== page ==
@eggrole via flickr
Many of us who have worked in organizations have participated in the FISH! Philosophy training program. It’s the story and shared philosophy of the Pike Place Fish Market and how the management and workers there turned their drab, arduous jobs into something fun and enjoyable for themselves and their customers.
I could readily identify with their values of “play,” “make their day,” “be there,” and “choose your attitude,” but there was something that I felt was glossed over when I was taught it: the invitation.
Everyone who works at Pike Place was taught about the culture of the business: an intentional, employee-centered, customer-focused culture. But beyond being given an intense background into what they wanted to do and why, every worker was offered an invitation: are you in, or are you not?
Because to be in was to be all in: they weren’t looking for workers to half-ass it or who were going to sabotage what they were trying to create.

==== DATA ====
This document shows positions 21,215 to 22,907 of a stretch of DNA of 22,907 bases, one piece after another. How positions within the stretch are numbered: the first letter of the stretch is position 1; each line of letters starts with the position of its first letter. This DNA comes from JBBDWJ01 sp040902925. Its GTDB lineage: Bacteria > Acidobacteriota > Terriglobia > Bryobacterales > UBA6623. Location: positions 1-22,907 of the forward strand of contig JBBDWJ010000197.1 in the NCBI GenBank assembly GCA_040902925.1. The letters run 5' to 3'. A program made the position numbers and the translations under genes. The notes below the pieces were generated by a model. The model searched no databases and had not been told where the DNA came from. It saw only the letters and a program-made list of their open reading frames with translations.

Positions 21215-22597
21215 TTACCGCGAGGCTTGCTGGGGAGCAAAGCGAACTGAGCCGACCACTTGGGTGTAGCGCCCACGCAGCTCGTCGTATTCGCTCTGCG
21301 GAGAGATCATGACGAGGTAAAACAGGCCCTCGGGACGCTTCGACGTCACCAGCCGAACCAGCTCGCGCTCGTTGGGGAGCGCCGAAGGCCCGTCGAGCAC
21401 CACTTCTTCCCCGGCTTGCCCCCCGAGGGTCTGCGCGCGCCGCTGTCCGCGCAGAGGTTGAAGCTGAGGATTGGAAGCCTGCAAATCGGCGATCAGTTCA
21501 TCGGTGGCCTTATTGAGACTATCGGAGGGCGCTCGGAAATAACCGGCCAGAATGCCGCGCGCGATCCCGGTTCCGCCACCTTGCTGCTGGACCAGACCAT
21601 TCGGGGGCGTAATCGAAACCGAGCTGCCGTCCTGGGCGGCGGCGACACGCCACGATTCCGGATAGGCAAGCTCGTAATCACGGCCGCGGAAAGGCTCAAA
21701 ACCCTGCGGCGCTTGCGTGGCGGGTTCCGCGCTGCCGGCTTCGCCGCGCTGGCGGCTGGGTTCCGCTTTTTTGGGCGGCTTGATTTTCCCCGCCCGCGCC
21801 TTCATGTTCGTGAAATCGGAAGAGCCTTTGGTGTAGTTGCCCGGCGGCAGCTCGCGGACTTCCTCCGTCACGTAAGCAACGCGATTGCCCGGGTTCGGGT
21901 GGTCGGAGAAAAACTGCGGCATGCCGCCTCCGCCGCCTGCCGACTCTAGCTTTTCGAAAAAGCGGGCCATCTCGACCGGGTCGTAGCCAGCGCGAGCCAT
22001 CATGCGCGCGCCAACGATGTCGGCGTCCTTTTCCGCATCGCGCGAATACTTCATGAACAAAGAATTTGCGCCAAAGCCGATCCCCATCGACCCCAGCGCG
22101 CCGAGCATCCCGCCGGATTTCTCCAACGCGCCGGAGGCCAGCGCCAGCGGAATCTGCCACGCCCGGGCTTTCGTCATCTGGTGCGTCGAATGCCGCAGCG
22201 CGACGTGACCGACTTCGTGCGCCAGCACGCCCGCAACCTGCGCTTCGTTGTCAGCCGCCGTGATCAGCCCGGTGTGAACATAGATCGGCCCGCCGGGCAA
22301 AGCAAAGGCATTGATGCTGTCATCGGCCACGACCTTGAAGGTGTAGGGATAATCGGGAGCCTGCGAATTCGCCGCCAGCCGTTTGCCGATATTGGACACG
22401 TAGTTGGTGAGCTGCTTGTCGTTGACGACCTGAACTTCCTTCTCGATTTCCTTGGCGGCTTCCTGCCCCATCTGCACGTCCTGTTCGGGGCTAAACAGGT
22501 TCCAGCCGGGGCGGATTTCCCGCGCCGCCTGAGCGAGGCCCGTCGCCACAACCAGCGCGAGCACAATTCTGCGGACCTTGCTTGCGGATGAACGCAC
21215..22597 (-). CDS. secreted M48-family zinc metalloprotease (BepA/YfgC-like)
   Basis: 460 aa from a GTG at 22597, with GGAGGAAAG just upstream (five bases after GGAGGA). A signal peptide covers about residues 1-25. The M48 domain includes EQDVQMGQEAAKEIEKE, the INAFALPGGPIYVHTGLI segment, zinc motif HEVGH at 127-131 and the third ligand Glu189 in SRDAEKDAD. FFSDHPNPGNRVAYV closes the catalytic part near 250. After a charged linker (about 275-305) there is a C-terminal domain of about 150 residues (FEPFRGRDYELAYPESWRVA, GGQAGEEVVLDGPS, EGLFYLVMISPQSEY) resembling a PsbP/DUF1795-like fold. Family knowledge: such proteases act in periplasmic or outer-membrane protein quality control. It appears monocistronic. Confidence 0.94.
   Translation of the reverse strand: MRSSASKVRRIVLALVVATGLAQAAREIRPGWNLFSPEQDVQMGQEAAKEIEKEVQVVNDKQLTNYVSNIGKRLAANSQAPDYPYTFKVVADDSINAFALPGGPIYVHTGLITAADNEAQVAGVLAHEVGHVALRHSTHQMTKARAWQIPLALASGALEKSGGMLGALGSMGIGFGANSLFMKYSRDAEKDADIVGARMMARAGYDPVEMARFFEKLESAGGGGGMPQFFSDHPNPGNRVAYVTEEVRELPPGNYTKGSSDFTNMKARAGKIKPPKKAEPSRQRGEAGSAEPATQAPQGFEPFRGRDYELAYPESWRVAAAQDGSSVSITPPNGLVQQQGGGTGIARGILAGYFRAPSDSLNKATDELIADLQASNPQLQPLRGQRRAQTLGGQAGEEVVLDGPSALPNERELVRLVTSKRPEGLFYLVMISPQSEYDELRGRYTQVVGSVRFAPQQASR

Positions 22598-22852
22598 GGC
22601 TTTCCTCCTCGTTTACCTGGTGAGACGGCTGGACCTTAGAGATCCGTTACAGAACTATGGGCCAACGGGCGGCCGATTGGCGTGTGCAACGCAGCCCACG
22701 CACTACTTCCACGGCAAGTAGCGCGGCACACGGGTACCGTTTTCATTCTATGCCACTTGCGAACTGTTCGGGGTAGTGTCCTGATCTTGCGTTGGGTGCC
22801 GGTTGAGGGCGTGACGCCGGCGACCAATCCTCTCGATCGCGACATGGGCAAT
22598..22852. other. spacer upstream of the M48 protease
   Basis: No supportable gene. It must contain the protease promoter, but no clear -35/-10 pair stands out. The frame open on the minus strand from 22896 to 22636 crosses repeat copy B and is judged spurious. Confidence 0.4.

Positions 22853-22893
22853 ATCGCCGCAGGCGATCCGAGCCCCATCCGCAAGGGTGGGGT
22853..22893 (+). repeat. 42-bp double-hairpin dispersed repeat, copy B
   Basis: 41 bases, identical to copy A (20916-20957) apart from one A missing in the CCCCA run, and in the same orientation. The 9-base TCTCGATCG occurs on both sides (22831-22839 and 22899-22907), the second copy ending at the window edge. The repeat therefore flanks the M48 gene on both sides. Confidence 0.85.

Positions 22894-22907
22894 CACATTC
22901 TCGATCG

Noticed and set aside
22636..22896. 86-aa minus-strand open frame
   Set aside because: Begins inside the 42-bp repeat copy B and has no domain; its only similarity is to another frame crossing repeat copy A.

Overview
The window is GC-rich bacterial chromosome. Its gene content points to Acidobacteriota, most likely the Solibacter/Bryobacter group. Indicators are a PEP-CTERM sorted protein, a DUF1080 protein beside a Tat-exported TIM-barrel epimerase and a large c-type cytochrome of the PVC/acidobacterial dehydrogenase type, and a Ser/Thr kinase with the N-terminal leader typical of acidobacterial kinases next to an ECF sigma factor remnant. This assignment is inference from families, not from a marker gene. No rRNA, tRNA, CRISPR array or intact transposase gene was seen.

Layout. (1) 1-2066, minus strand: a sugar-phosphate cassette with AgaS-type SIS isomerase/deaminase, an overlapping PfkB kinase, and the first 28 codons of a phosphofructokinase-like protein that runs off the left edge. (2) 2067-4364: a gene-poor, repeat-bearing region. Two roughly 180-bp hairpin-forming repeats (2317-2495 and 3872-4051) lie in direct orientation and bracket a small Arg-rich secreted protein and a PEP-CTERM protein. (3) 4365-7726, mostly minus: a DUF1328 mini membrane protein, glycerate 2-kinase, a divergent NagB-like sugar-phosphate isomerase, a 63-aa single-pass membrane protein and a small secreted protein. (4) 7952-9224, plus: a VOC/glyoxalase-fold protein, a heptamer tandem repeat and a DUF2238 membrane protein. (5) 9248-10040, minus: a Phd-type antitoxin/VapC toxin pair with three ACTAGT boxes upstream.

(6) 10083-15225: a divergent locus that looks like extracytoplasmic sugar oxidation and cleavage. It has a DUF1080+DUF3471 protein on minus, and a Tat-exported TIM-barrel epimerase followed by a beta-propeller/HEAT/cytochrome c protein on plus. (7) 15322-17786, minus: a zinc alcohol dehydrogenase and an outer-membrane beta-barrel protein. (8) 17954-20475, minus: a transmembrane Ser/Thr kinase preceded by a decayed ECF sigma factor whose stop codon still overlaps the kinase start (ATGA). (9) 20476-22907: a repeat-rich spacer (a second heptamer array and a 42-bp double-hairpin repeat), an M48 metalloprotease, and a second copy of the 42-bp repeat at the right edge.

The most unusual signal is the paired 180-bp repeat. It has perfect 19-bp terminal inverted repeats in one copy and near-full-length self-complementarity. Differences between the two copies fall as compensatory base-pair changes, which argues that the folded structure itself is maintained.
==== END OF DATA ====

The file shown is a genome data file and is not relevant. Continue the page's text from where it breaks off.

Also, being offered an invitation creates investment and empowerment. They aren’t there because they have to be: they’re there because they want to be. It’s a responsibility to maintain the culture and create an experience that customers (and themselves) will want to come back for over and over again.
Coaching works the same way. All of my clients are invited into coaching, and I do my best to be clear about what it is and its expectations so that we’re both on the same page. Coaching cannot work without accepting the invitation.
Whether you are creating a world-famous fish market or creating an exemplary life, don’t forget the importance of accepting the invitation.